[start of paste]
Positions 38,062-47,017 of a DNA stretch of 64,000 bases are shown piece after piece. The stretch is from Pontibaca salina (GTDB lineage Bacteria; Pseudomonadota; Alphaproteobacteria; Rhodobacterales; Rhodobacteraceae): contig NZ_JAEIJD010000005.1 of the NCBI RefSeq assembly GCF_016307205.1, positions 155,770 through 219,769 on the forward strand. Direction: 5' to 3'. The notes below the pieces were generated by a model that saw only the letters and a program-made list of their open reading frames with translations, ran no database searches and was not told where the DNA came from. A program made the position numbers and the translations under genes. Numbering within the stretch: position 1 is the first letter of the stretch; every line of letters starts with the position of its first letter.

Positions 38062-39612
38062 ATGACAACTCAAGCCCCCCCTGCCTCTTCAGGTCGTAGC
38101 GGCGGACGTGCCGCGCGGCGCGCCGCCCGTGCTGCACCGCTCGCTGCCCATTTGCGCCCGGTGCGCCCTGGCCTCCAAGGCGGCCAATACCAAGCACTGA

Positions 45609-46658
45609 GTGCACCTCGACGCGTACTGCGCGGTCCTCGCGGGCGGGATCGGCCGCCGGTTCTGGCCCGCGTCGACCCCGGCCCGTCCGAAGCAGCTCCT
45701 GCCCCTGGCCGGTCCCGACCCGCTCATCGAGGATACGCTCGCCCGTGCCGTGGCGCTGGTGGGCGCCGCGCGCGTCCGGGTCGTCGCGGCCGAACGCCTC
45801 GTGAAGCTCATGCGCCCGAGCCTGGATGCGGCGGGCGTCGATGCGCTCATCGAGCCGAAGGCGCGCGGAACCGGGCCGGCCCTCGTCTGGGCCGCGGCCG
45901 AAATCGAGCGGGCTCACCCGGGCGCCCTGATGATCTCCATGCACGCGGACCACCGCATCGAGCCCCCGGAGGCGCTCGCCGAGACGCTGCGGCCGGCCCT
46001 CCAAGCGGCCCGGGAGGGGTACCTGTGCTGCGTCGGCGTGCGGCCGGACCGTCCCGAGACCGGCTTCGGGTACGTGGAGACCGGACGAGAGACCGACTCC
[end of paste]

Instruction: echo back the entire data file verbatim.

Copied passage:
Positions 38,062-47,017 of a DNA stretch of 64,000 bases are shown piece after piece. The stretch is from Pontibaca salina (GTDB lineage Bacteria; Pseudomonadota; Alphaproteobacteria; Rhodobacterales; Rhodobacteraceae): contig NZ_JAEIJD010000005.1 of the NCBI RefSeq assembly GCF_016307205.1, positions 155,770 through 219,769 on the forward strand. Direction: 5' to 3'. The notes below the pieces were generated by a model that saw only the letters and a program-made list of their open reading frames with translations, ran no database searches and was not told where the DNA came from. A program made the position numbers and the translations under genes. Numbering within the stretch: position 1 is the first letter of the stretch; every line of letters starts with the position of its first letter.

Positions 38062-39612
38062 ATGACAACTCAAGCCCCCCCTGCCTCTTCAGGTCGTAGC
38101 GGCGGACGTGCCGCGCGGCGCGCCGCCCGTGCTGCACCGCTCGCTGCCCATTTGCGCCCGGTGCGCCCTGGCCTCCAAGGCGGCCAATACCAAGCACTGA

Positions 45609-46658
45609 GTGCACCTCGACGCGTACTGCGCGGTCCTCGCGGGCGGGATCGGCCGCCGGTTCTGGCCCGCGTCGACCCCGGCCCGTCCGAAGCAGCTCCT
45701 GCCCCTGGCCGGTCCCGACCCGCTCATCGAGGATACGCTCGCCCGTGCCGTGGCGCTGGTGGGCGCCGCGCGCGTCCGGGTCGTCGCGGCCGAACGCCTC
45801 GTGAAGCTCATGCGCCCGAGCCTGGATGCGGCGGGCGTCGATGCGCTCATCGAGCCGAAGGCGCGCGGAACCGGGCCGGCCCTCGTCTGGGCCGCGGCCG
45901 AAATCGAGCGGGCTCACCCGGGCGCCCTGATGATCTCCATGCACGCGGACCACCGCATCGAGCCCCCGGAGGCGCTCGCCGAGACGCTGCGGCCGGCCCT
46001 CCAAGCGGCCCGGGAGGGGTACCTGTGCTGCGTCGGCGTGCGGCCGGACCGTCCCGAGACCGGCTTCGGGTACGTGGAGACCGGACGAGAGACCGACTCC